6 Supported as point study - typically 1 measurement on one agent at a time. Incurs traffic overhead as results must be retrieved using SNMP. This limits the number of agents that can be monitored. Not supported. Top sources, destinations and pairs for every protocol, every minute on every agent and port - continuously. No traffic overhead as all results are derived from incoming samples. With, collecting top-talkers information from an agent requires the measurement to be set-up and the results to be retrieved. Doing this every minute for every segment on the network represents a huge task for the server. Furthermore, computing the top talkers in an agent is very expensive in terms of both CPU and RAM. In an system, top-talkers can only realistically be used as a point-study (perhaps as a follow-up measurement when a segment counter trips a threshold). does not support real-time top talkers measurements. The delay in transferring flow records from the agent to the server makes it impossible for the server to provide accurate real-time data. With the top talkers are computed on the server from the same stream of samples that is used to build the traffic matrices. Computing top talkers from sampled data is much easier than when looking at every packet. The server can offer top sources, top destinations and top talking pairs for every protocol for every minute for every agent and port. Extra measurements can be added, such as top sources of IP multicasts, without any increase in the network or agent load. The server can even correlate across thousands of segments and trend the top flows within a site or subnet. c. Traffic Matrices Site-wide traffic matrices are important for capacity planning, billing, topology optimization and reporting. They represent a snapshot of the offered load on the network that is independent of how the underlying topology is actually carrying it. Thus the data remains relevant and useful even if nodes are moved and the topology is changed. Extensive Suite (limited by agent). IP, ICMP, TCP, UDP (limited by agent) Extensive Suite (not limited by agent because decodes are performed on server. Hence new traffic matrices can be added any time without having to upgrade the agents). The standard offers an extensive suite of traffic matrices, although it is doubtful that an agent would have enough RAM to build all of them at once (even if it did, there is still the problem of transferring the data to the server for consolidation). Another drawback is that the agents have to be upgraded if a new protocol decode is to be supported. supports only IP, ICMP, TCP and UDP. With, decodes are performed on the server and there is no extra network or agent load if multiple traffic matrices are calculated. 6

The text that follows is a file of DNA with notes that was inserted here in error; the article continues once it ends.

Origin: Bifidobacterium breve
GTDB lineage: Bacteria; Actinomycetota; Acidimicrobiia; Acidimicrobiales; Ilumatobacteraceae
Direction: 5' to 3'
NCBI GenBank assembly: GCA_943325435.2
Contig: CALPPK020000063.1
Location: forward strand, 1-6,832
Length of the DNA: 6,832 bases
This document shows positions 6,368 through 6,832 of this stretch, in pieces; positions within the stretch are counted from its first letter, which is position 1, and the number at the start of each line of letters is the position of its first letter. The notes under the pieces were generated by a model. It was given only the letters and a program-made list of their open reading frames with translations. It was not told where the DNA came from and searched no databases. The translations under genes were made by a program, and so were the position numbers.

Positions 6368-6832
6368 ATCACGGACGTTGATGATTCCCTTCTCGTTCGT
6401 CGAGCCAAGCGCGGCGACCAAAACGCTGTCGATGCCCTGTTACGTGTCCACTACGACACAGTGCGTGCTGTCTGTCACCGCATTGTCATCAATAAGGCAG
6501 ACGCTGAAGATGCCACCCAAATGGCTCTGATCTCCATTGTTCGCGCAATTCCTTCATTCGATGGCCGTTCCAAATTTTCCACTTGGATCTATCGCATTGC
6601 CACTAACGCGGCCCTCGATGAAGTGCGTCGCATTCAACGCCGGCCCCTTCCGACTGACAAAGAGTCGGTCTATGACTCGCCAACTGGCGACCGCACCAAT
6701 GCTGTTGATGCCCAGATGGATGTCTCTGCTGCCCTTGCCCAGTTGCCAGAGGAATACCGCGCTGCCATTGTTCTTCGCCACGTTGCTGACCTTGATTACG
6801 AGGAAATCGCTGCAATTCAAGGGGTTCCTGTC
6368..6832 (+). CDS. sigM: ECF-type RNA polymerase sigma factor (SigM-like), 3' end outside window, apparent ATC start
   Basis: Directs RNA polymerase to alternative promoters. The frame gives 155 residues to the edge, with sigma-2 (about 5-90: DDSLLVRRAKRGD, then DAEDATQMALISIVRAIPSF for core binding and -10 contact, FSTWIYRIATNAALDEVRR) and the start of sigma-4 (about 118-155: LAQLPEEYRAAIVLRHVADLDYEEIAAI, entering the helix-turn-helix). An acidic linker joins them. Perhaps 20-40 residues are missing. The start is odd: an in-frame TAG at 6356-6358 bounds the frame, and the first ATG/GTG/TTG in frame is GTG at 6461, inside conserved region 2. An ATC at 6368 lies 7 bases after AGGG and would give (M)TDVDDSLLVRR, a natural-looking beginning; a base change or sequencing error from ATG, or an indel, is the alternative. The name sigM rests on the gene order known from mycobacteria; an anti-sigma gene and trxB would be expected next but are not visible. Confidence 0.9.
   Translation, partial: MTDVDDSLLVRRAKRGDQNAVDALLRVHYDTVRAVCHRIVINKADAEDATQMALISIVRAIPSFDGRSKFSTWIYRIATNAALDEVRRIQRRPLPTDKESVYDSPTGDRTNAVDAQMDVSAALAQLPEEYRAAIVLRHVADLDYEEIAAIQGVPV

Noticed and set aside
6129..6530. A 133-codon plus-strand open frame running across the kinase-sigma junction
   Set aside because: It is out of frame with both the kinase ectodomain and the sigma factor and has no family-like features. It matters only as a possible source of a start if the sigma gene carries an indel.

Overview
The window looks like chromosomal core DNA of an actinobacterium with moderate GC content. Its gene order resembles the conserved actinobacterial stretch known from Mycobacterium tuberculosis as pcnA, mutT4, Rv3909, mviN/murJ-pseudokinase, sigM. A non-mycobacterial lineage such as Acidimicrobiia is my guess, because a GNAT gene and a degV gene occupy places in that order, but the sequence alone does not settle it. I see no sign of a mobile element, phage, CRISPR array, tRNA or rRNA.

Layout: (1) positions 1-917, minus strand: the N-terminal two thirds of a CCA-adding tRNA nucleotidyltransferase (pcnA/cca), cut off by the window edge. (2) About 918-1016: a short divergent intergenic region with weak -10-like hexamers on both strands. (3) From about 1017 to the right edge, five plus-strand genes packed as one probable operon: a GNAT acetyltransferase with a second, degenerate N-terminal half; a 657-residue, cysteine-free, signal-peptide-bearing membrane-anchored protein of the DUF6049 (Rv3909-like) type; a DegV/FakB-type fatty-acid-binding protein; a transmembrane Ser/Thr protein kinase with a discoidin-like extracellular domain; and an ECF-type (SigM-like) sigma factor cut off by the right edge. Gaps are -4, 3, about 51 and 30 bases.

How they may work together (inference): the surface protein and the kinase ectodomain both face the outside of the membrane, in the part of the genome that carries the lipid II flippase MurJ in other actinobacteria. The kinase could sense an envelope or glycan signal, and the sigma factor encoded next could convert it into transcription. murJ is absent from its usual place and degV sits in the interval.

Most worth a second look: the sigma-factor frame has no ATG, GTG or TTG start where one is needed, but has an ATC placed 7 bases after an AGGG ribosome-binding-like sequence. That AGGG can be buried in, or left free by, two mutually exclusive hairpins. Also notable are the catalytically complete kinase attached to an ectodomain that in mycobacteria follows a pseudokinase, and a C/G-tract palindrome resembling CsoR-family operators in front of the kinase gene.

7 4. CONCLUSIONS Table 1 summarizes the different monitoring technologies in terms of their scalability and the applications they are best suited to. Scalability (Maximum number of ports per server). ~ 100 ~ 10 ~ 50,000 Recommended Use Remote protocol analyzer, deployed for troubleshooting. Billing and security monitoring of moderate speed WAN links on routers. Monitoring of all switch ports. Highspeed backbone link monitoring. Billing, congestion management and security. Table 1 Comparison of Traffic Monitoring Technologies When collecting minute-by-minute segment statistics and top talkers, plus site-wide traffic matrix consolidation, it is difficult to see how any server could support more than 100 agents simultaneously. With the high unit cost of agent technology, even this rather low number adds up to a prohibitively expensive solution. What the standard defines is essentially a remote protocol analyzer. It s ability to filter, capture and decode packets make it applicable to those troubleshooting occasions where a problem can only be understood by seeing the timestamped protocol sequences on the wire. The technology can be useful on WAN links where it may be essential to see every flow, perhaps for security monitoring or specific flow-by-flow billing. The sheer volume of data generated means that a server cannot be expected to manage more than 10 links. The statistical sampling technique employed by scales well to large numbers of agents, tens of thousands of switch ports can be managed by one server. Its zero agent cost and significant technical advantages make it ideal for continuous site-wide (and enterprise-wide) traffic monitoring and reporting. 5. MORE INFORMATION For more information contact InMon Corp. InMon has extensive experience in implementing samplingbased traffic management. InMon s Traffic Server provides means of continuously monitoring and reporting on traffic in large switched environments. InMon Corp Irving Street San Francisco, CA (415)